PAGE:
Class Sizes Take a Toll on Students and Teachers

Since the beginning of the 2022-2023 school year, both students and teachers at Huntington Park High School have been dealing with issues in regard to class sizes.

The sizes of classes have led to a disruption in the learning environment of students while also affecting teachers’ instruction. As students arrive at class, some find that there is no place for them to sit since every desk and seat is already taken. Meanwhile, teachers find that they are not as efficient as they could be due to the overwhelming amount of students in their classes.

“When you start putting more people in a room than you have space for, it becomes a learning barrier,”

said Mr. Bonsteel, Social Studies Teacher.

Currently, the maximum class size for senior classes is 39 students and 33 for Magnet classes as stated by UTLA. While there is a limit as to how many students each class can hold, some have been exceeding the limit while other classes only have a few students. In the previous school year, while classes still seemed large, it was not as overcrowded compared to this year’s class sizes. Last year, there was better preparation in regard to the classes, to ensure that they did not exceed the size limit by a large degree.

Students have found it difficult to focus and work on their assignments. They find that smaller classes would be more suitable for their learning environment where finding a place to sit would be the least of their worries. They also notice how difficult it is to individually gain instruction as teachers do not have the time to attend to every single student. Some of them even had to switch out of their class due to the excessive amount of students there.

Meanwhile, other students cannot take the class they may desire. Teachers are having just as hard of a time trying to handle the number of students they have. There were times when they had to borrow chairs from other classes in order to seat their own students. Although seating is important, teachers do not find it easy to divide their attention among forty or more students. There is only so much a teacher can do.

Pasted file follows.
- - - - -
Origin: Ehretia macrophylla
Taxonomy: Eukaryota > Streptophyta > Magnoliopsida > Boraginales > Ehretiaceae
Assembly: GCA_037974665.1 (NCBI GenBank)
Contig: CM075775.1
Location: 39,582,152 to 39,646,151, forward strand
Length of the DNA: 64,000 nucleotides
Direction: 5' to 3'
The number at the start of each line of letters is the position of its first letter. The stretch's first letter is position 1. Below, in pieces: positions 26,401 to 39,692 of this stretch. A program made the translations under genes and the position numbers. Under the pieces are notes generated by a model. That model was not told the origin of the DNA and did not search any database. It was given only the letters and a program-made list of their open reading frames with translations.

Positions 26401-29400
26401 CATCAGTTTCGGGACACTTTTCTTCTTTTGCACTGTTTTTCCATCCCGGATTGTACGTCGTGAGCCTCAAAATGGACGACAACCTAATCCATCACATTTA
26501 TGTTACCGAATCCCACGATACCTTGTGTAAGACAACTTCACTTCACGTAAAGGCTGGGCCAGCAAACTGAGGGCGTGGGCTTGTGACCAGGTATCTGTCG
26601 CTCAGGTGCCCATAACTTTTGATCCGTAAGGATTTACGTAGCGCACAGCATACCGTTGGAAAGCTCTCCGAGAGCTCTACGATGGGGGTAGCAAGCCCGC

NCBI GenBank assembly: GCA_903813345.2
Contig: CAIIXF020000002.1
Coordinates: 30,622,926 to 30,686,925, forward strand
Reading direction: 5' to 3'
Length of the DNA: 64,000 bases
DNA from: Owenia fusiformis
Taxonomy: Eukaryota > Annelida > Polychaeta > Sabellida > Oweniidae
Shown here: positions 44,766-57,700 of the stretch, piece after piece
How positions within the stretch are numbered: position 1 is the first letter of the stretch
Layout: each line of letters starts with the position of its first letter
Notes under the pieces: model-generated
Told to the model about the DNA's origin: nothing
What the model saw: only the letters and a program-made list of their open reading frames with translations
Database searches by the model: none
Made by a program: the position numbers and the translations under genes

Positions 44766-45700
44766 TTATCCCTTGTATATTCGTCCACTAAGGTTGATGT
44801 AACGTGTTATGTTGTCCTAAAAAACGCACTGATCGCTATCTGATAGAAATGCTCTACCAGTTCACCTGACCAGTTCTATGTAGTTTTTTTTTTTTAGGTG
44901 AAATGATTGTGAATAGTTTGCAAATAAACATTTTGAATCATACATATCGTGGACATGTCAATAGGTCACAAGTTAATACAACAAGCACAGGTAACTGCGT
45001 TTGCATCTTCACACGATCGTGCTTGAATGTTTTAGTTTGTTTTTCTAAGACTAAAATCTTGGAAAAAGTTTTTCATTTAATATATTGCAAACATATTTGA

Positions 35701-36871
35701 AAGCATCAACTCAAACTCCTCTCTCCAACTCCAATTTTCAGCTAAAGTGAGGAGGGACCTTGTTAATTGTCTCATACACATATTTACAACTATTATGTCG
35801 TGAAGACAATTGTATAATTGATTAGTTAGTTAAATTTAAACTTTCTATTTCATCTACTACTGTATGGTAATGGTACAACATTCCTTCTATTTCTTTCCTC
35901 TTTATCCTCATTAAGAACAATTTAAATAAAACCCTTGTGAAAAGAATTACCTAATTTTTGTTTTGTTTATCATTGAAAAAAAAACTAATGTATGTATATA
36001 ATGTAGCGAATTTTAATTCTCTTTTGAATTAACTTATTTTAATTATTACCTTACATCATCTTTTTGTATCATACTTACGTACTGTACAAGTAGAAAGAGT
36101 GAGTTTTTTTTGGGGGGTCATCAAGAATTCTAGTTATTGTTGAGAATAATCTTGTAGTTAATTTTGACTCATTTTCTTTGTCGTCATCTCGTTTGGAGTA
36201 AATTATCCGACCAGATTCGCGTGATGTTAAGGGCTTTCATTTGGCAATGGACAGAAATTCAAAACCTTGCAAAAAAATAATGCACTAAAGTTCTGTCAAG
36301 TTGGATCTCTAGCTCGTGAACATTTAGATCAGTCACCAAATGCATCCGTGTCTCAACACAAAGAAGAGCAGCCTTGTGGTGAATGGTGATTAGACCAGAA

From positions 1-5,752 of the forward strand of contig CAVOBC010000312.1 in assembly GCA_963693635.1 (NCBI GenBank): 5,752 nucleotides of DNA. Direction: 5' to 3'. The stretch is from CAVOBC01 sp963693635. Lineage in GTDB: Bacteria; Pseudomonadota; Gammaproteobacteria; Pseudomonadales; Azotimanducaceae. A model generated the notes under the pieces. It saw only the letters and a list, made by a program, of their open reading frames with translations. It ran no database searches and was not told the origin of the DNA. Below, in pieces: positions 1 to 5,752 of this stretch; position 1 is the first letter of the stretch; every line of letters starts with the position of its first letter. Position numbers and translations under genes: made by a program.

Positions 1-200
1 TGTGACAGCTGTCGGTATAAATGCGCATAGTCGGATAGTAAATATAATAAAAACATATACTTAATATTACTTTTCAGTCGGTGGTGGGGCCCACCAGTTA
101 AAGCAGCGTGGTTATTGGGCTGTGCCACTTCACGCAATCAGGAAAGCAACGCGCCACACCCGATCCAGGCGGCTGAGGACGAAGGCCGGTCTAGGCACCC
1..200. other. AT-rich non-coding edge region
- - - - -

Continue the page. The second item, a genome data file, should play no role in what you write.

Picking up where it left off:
“My English class is overfilling with students because many people want to take it but there is not enough space,”

said Destiny Garcia, Senior.

Every year, according to Bonsteel, there are master schedules that are created to generally give information about the classes and their layout, along with additional information. It allows faculty to determine what subjects each teacher will teach and how the students will fit into each class. However, there were technical issues regarding the scheduling which caused class sizes to vary.

In attempts to address this issue, they are trying to balance the number of students in each class. Some students have been switched out of classes and put into different ones, in hopes that it would lessen the number of students in an overly full class. Although changes are being made, it causes students to have to adjust to new classmates and possibly new teachers. Suddenly being placed in a new class after weeks of instruction can make one feel out of place. This practically breaks the continuity between students and teachers.

Class sizes will always be a big factor when it comes to schools. Whether there are an exceedingly large number of students or very few students in a class, they all have different effects on the students and teachers. As changes are being made, hopefully, students and staff begin to comfortably settle into the school year.

“We’ve been opening other classes such as an extra Spanish and English class to lower the sizes in other classes. Although, I wish the class sizes were a bit smaller, like having 25 kids in a class instead of 30-40 so that they could get a better education,”

stated Mr. Espinosa, 9th Grade Counselor.

Written by Proof Reader, Melissa Sanchez

Photos credits Spartan Shield

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